““Are you still working, Doo-Doo?”
This is the interruption that the Stanford University economist Nick Bloom hears several times a day as his 4-year-old daughter runs into his office and summons him to play by using his nickname. It’s just one of the myriad challenges that Bloom says makes working from home less than ideal at the moment. (Another challenge is his two oldest kids’ in-house bagpipe lessons, spurred by Bloom’s Scottish wife.)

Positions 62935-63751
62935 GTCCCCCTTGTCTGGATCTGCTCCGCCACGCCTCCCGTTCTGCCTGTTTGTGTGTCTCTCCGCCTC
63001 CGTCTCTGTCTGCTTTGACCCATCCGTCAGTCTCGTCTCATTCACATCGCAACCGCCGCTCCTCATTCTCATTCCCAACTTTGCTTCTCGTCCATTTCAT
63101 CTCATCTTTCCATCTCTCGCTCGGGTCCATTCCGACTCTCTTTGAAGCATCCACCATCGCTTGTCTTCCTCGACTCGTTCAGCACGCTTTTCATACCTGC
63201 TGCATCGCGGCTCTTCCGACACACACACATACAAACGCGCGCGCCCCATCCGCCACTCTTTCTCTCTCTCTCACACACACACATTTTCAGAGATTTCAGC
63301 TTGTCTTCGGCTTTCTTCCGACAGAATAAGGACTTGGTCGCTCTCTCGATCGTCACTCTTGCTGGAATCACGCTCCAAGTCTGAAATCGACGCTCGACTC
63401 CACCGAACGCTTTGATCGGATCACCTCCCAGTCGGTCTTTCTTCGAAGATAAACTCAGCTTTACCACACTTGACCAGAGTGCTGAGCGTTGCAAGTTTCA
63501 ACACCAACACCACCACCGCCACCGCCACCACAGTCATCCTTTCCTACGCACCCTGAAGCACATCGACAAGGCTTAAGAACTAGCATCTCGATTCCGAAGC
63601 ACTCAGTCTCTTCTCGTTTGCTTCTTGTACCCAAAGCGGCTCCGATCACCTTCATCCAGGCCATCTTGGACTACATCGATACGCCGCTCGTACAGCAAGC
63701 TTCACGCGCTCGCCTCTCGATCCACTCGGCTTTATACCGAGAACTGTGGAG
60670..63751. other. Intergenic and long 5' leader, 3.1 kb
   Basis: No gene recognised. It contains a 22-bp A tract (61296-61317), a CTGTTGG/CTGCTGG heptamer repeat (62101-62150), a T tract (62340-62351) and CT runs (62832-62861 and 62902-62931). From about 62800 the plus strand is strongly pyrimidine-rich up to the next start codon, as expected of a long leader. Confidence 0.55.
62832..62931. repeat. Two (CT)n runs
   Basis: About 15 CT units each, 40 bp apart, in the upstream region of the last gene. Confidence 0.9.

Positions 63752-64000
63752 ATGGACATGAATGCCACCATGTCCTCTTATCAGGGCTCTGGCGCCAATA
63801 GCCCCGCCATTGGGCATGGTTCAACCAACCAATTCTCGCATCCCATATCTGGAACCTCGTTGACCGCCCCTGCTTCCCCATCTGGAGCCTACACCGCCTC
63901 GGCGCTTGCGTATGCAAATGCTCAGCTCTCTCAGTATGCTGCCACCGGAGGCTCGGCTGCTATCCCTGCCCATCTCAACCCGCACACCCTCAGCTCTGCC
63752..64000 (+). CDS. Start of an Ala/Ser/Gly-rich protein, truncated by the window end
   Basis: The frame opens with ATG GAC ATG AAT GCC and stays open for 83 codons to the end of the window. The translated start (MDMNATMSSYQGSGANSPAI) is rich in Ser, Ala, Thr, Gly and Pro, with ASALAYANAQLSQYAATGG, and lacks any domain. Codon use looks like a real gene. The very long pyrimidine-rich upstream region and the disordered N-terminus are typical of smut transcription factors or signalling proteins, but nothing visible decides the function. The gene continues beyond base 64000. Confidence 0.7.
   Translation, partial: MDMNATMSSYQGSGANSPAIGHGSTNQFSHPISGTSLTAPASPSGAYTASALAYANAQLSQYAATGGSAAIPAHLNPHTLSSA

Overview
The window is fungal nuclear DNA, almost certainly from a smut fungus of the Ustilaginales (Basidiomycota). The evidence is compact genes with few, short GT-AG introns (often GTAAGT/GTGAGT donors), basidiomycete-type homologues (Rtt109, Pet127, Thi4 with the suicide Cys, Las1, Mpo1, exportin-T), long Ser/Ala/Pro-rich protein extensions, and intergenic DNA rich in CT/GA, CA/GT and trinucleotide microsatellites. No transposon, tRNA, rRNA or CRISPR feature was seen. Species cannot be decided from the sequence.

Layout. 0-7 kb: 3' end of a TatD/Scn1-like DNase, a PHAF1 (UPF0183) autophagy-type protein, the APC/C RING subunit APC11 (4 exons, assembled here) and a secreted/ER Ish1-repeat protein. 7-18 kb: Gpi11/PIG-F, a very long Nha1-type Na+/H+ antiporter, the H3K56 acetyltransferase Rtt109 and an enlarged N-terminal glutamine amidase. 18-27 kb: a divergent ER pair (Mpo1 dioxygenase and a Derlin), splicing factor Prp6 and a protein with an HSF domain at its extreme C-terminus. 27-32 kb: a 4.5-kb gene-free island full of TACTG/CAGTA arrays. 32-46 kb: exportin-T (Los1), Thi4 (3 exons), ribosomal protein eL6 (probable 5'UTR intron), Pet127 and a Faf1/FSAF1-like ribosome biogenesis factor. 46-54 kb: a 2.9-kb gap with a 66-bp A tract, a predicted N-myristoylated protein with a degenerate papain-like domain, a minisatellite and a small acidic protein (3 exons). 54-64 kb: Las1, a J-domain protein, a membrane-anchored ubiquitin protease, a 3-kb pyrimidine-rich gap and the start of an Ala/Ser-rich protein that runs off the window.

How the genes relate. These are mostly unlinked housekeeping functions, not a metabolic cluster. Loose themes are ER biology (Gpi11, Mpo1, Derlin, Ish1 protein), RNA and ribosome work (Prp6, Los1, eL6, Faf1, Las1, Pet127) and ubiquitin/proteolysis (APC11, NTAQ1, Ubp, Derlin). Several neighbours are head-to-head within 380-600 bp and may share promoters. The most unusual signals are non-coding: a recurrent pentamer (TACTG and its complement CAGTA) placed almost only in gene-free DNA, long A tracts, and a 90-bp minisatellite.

“Working from home is not very productive right now,” Bloom told me. But often, working from home can be very productive. In 2015, Bloom published a study that found that Chinese call-center employees who worked from home were 13 percent more productive than employees in a control group, because they took fewer breaks and made more calls per minute. They were also happier and were less likely to quit their job.”
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